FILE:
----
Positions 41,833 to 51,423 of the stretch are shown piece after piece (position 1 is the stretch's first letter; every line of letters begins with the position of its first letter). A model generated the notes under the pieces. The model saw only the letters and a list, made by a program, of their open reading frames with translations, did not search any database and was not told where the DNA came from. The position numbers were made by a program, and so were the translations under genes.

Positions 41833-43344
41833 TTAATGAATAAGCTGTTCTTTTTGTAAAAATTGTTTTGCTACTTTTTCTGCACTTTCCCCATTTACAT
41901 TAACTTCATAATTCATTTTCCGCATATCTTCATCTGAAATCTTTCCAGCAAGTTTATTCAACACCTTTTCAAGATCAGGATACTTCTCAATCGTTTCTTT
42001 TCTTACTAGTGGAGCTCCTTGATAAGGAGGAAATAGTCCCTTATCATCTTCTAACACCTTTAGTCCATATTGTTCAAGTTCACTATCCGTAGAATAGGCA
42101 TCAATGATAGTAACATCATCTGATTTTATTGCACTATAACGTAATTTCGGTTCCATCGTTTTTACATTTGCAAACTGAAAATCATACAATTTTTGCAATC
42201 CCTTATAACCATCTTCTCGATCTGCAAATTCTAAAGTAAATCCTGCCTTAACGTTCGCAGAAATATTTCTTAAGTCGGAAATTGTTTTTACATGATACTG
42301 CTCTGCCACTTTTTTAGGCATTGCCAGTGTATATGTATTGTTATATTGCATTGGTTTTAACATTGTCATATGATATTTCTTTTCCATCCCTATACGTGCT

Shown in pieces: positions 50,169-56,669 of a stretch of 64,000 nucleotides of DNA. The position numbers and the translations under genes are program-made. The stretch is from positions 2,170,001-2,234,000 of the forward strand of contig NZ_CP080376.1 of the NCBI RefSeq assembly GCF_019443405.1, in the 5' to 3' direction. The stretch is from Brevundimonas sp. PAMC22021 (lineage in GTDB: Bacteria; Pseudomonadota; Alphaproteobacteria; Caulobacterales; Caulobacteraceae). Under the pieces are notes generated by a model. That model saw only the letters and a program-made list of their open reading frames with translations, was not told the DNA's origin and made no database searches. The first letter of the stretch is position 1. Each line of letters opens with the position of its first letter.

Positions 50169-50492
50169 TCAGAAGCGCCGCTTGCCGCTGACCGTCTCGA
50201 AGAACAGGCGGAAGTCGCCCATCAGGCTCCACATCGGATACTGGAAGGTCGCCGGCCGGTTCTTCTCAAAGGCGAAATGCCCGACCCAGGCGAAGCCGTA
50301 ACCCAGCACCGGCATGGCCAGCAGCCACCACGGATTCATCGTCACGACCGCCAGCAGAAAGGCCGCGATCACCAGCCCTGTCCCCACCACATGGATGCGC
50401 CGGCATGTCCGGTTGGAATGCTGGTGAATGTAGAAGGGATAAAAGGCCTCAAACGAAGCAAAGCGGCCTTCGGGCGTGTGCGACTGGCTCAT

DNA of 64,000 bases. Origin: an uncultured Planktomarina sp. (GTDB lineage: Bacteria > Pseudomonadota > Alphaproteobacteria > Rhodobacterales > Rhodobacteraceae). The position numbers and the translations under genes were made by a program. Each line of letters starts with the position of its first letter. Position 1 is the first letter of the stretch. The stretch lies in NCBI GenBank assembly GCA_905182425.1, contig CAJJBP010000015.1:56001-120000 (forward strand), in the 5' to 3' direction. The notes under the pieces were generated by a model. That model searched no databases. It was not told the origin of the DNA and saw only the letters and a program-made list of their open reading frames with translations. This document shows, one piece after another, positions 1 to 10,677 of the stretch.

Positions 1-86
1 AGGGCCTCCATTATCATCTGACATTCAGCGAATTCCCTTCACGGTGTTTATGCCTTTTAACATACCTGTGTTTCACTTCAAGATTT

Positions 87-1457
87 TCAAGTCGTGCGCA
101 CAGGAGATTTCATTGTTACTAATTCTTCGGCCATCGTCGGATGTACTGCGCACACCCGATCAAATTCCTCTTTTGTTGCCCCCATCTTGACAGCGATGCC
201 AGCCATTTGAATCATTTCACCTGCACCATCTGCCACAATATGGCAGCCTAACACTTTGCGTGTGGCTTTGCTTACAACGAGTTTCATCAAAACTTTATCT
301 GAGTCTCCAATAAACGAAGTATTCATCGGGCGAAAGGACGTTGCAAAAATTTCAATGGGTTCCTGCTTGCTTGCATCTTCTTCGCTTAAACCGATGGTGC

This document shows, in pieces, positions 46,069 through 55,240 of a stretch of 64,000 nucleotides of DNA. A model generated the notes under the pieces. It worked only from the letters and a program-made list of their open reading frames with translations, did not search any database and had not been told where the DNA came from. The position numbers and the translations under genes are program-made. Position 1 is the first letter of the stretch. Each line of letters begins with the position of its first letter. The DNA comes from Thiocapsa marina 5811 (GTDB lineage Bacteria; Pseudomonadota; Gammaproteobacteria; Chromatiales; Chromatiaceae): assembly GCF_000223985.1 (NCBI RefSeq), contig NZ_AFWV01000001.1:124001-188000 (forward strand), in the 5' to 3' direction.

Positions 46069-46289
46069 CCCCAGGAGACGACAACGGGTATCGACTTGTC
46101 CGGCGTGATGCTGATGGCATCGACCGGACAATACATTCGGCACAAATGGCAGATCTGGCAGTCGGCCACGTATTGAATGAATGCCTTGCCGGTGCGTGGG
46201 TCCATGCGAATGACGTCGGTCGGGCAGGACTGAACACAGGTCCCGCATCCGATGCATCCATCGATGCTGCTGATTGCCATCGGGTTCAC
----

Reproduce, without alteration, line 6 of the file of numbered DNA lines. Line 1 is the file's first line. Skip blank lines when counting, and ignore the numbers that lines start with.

42101 TCAATGATAGTAACATCATCTGATTTTATTGCACTATAACGTAATTTCGGTTCCATCGTTTTTACATTTGCAAACTGAAAATCATACAATTTTTGCAATC